André Eugène, Haiti
Some quotes out of:
A Conversation with André Eugène by Christopher Garland (2013/2014)
Born and reared, and now based, in Port-au-Prince, André Eugène is one of Haiti’s most provocative and innovative contemporary artists. His work is built from the kind of materials that one—especially in the global North—might describe as trash or scrap pieces, but in Eugene’s hands become a means for transformative art: addressing the complexity of Vodou; Haiti’s economic and social crises; sexuality; and mortality. But Eugène’s use of “found materials” is more than just access and availability for his sculptures; he and his fellow Atis rezistans, an art collective led by Eugène and formed on Port-au-Prince’s bustling Grand Rue, are what Donald J. Consentino calls the “most emblematic artists to emerge in the period between the collapse of Aristide’s government in 2004 and the earthquake of 2010.”
What attracted you to the medium of sculpture? And what does it allow you to express in regard to what you have referenced as major themes: politics, death (for example, the earthquake), and the experience of the Haitian people?
I was trained as a sculptor. This neighborhood—Grand Rue—traditionally produces woodcarving. Many years ago, these [pieces] were for the tourist trade, but now more of [the] works get shipped to the Dominican Republic rather than the Iron Market (in downtown Port-au-Prince). So, it is easy to learn the skills of woodcarving in this area. My sculpture allows me to express my life and my culture and my economic reality.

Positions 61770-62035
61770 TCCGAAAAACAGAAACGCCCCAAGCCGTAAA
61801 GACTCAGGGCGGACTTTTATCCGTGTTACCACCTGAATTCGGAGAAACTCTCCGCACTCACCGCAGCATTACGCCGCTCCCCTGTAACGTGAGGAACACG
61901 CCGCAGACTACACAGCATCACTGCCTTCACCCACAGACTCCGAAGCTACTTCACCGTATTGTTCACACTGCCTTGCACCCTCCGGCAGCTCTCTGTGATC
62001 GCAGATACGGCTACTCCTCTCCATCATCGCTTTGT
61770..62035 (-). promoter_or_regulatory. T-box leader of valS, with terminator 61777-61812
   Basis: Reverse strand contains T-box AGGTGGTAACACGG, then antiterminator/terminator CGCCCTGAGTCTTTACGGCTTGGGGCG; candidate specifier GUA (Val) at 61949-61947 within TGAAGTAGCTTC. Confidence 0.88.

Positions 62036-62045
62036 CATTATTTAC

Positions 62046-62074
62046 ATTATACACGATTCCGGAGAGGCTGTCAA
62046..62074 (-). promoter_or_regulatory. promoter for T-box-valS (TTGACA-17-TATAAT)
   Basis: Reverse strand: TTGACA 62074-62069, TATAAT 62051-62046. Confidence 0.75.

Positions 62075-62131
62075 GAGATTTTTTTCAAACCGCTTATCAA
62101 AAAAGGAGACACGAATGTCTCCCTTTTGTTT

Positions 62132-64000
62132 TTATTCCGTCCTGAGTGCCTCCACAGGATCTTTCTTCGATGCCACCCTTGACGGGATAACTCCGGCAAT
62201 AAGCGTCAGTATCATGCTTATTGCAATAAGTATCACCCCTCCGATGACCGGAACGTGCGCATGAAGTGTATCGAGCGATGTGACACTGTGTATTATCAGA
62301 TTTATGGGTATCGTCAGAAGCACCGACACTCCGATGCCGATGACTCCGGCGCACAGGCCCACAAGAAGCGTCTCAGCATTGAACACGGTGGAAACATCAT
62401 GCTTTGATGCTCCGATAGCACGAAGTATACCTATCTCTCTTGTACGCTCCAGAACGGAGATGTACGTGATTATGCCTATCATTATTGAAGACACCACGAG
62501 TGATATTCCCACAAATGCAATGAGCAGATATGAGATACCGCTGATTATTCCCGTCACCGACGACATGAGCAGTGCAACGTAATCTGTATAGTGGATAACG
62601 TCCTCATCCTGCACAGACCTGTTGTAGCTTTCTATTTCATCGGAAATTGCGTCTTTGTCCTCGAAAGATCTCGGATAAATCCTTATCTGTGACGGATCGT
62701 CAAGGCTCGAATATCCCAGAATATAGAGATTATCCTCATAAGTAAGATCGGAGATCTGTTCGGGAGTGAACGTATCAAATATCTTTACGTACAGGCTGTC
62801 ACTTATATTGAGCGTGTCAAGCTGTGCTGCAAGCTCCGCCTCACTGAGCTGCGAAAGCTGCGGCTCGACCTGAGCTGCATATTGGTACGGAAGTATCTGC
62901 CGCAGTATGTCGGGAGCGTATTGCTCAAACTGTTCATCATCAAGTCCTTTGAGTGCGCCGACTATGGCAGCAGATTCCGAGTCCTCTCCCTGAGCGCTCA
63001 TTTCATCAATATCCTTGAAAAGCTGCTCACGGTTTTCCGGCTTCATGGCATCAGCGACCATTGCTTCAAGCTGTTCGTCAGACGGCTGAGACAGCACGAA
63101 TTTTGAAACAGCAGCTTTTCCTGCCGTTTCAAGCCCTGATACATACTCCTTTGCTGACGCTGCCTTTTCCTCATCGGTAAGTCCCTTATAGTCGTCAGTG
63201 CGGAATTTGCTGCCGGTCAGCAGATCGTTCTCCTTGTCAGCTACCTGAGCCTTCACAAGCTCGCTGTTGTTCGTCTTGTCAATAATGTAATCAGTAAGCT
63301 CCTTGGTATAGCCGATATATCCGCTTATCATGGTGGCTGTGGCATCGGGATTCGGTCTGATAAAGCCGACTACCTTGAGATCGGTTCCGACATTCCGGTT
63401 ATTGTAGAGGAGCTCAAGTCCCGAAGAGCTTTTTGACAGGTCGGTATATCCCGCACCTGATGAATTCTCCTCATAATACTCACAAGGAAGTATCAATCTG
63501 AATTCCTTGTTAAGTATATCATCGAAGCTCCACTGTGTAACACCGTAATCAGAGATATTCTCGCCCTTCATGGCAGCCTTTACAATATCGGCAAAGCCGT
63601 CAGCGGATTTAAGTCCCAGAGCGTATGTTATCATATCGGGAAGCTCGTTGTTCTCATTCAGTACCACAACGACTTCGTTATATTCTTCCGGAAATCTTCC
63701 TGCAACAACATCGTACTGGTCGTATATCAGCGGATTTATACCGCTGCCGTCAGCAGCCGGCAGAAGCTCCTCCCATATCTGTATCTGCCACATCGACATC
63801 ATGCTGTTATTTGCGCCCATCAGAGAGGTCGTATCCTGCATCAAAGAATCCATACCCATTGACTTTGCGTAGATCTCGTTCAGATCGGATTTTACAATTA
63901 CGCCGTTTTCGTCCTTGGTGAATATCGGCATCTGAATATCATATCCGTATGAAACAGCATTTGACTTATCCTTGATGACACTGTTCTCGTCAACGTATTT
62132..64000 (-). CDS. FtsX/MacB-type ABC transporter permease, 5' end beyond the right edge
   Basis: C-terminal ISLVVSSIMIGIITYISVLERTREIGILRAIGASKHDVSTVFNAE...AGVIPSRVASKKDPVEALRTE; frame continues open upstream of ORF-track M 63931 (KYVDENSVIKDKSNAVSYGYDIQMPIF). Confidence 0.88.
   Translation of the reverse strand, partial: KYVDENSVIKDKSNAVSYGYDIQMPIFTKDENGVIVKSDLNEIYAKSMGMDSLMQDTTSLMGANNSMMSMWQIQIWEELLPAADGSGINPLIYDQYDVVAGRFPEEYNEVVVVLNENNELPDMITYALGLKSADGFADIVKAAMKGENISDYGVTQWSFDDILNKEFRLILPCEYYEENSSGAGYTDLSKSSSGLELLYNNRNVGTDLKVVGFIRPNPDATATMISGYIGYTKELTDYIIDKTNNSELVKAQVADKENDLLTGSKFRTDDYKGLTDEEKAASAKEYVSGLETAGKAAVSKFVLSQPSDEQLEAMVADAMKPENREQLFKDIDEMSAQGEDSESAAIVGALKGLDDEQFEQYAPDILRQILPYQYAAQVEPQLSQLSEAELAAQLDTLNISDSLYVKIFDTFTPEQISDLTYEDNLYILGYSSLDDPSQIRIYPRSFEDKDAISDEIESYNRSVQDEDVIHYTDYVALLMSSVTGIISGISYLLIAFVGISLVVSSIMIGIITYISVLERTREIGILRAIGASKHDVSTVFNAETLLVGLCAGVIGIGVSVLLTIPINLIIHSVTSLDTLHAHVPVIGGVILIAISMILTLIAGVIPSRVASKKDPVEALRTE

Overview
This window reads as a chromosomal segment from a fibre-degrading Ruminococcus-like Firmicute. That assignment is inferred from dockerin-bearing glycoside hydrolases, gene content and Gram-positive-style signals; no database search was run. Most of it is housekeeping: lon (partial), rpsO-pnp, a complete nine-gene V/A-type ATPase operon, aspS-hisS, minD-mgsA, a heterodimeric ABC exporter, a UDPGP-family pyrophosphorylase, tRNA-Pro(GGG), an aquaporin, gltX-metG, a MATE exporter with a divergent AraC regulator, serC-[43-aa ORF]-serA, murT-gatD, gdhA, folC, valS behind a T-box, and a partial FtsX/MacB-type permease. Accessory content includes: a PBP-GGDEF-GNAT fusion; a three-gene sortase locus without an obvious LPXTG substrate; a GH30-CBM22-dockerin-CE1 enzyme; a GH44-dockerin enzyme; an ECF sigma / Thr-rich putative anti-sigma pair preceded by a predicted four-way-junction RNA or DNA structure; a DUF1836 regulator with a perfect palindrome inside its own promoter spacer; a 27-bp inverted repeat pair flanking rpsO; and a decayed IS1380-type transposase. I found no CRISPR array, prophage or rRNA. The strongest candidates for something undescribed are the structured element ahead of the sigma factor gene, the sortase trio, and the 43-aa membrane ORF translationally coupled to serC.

Installation View exhibition Vodou Sculpture.
One of the most immediate and striking aspects of your work is your use of found material (metals, wood pieces, plastics). First, alongside the accessibility of these materials, what do these materials allow you to do and express with your sculptures? Second, what are the limitations of “recycled art”?
Sometimes I find some materials and they immediately tell me what they will express. The form of the recycled materials speaks to me and sparks my imagination, leading me to what I will represent: as in the Bin Laden sculpture, which came to me once I saw the muffler. I find there are no limits . . .
Portrait of the King after the Earthquake, 2010.
You have cited the influence of Vodou in your work. Could you explain how you’ve incorporated Vodou iconography/symbolism into your work, and the importance of this to you as an artist?
I use the penis for Gede, the cross for the Baron Samedi, the snake for Danballah, and the woman with child is Dantor. It is all important as we live in a country of Vodou.